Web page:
Letters

Incorporating patient preferences into clinical trials

BMJ 1998; 317 doi: http://dx.doi.org/10.1136/bmj.317.7150.78 (Published 04 July 1998) Cite this as: BMJ 1998;317:78

Information about patients' preference must be obtained first

  1. Klim McPherson, Professor of public health epidemiology.,
  2. Iain Chalmers, Director
  1. Department of Public Health and Policy, London School of Hygiene and Tropical Medicine, London WC1E 7HT
  2. UK Cochrane Centre, Oxford OX2 7LG
  3. Department of General Practice, United Medical and Dental Schools of Guy's and St Thomas's Hospitals, London SE11 6SP
  4. Centre for Health Economics and Department of Health Studies, University of York, York YO10 5DD
  5. National Primary Care Research and Development Centre, University of Manchester, Manchester M13 9PL

    EDITOR—Torgerson and Sibbald discuss the difficulties of assessing the relative merits of treatments when patients have strong preferences for one of the alternatives.1 In these circumstances, however, patients should not be expected to participate in randomised comparisons, and neither should the professionals caring for them.

    It is important to consider the bases of these preferences, particularly as there is a widespread and unsupported belief that new treatments are likely to be superior to existing alternatives.2 For example, it seems that people with diabetes who were being recruited to a randomised comparison of insulin pumps with conventional management were left with the impression that pumps represented an important advance (C Bradley, personal communication). Not surprisingly, therefore, those allocated to pumps were pleased, while those allocated to conventional management were disappointed. Randomisation thus created comparison groups that were incomparable in these psychological characteristics, and this may have had implications for compliance and evaluation of treatment outcome.3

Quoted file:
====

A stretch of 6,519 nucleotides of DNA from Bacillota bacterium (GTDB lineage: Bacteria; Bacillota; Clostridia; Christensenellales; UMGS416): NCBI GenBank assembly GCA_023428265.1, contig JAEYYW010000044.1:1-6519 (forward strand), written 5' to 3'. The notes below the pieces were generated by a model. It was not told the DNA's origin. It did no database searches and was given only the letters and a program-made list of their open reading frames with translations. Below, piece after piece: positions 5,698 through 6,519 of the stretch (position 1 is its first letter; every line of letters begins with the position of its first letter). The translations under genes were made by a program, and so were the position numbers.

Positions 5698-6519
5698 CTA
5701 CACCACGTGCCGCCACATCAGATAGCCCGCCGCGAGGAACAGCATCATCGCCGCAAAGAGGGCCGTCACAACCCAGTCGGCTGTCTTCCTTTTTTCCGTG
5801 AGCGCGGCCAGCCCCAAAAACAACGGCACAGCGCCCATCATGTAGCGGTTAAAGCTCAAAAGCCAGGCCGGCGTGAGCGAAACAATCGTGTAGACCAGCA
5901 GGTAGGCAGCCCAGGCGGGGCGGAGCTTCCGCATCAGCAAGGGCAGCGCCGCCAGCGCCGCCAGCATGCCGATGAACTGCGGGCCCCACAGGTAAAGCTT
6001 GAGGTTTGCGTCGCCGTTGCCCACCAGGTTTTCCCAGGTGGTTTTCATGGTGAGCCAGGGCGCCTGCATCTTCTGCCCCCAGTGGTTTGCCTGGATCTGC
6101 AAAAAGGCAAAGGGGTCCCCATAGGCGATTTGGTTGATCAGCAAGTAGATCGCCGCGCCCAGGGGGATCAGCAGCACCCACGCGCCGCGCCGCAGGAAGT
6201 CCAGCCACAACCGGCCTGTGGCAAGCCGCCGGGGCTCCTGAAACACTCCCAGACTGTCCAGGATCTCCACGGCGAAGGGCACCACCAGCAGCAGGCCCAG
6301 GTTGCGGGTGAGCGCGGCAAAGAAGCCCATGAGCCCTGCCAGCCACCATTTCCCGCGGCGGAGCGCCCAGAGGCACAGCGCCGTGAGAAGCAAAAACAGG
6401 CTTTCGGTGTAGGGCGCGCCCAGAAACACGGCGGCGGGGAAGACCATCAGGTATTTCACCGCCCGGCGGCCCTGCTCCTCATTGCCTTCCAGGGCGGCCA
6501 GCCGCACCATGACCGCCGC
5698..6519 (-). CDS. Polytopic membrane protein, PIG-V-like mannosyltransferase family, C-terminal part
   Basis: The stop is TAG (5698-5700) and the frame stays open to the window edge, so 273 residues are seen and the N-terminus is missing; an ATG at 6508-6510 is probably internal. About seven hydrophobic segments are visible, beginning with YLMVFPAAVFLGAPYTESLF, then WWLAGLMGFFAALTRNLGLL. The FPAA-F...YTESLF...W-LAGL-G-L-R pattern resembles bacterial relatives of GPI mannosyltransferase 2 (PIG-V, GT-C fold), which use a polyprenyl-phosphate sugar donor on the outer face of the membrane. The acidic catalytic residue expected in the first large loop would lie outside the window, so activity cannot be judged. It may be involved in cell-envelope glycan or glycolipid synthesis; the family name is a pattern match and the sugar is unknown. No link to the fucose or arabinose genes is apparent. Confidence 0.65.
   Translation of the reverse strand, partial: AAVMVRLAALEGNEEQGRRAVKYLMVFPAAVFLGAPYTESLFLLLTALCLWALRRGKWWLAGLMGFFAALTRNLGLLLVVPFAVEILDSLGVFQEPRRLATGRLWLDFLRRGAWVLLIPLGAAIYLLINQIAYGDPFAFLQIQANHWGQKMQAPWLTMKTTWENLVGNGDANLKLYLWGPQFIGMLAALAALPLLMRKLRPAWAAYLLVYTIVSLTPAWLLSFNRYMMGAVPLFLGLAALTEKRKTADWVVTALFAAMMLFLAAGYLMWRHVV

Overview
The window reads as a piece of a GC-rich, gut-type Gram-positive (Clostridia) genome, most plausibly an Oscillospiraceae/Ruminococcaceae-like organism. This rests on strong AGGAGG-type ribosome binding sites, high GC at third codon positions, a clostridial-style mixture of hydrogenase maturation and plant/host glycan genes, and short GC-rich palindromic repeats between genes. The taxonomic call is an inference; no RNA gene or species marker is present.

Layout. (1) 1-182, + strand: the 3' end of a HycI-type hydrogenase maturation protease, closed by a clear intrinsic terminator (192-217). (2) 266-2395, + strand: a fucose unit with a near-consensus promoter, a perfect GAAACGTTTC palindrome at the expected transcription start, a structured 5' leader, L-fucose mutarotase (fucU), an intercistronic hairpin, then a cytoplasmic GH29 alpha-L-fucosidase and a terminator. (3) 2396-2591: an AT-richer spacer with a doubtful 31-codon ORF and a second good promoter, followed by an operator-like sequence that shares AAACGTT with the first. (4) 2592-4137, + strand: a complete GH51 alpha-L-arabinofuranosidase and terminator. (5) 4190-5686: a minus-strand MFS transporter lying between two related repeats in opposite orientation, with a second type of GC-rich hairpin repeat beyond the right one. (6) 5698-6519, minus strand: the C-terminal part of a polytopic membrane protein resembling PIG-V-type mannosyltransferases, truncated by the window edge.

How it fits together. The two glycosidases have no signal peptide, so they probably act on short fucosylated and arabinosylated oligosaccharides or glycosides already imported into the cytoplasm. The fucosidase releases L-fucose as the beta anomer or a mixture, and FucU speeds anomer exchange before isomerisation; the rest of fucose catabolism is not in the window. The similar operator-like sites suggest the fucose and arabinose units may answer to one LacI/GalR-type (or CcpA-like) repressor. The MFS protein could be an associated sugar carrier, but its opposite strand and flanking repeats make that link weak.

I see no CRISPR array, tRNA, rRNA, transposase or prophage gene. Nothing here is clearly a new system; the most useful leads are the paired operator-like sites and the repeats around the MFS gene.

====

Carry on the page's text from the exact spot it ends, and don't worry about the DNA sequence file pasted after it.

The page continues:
Bradley's response3 was to propose the partially randomised patient preference design to which Torgerson and Sibbald refer. Unfortunately, this does not help because it cannot distinguish between an effect of preferences and an effect of confounding of preferences with prognosis. Since it is impossible to randomise between sincerely held preferences, measuring their effects reliably requires a more complicated design, which was suggested originally by Rucker4 and recently discussed by McPherson et al.5 In this design, people are randomised between either a randomised comparison or …

    View Full Text

    Sign in

    Log in through your institution

    Free trial

    Register for a free trial to thebmj.com to receive unlimited access to all content on thebmj.com for 14 days.
    Sign up for a free trial

    Subscribe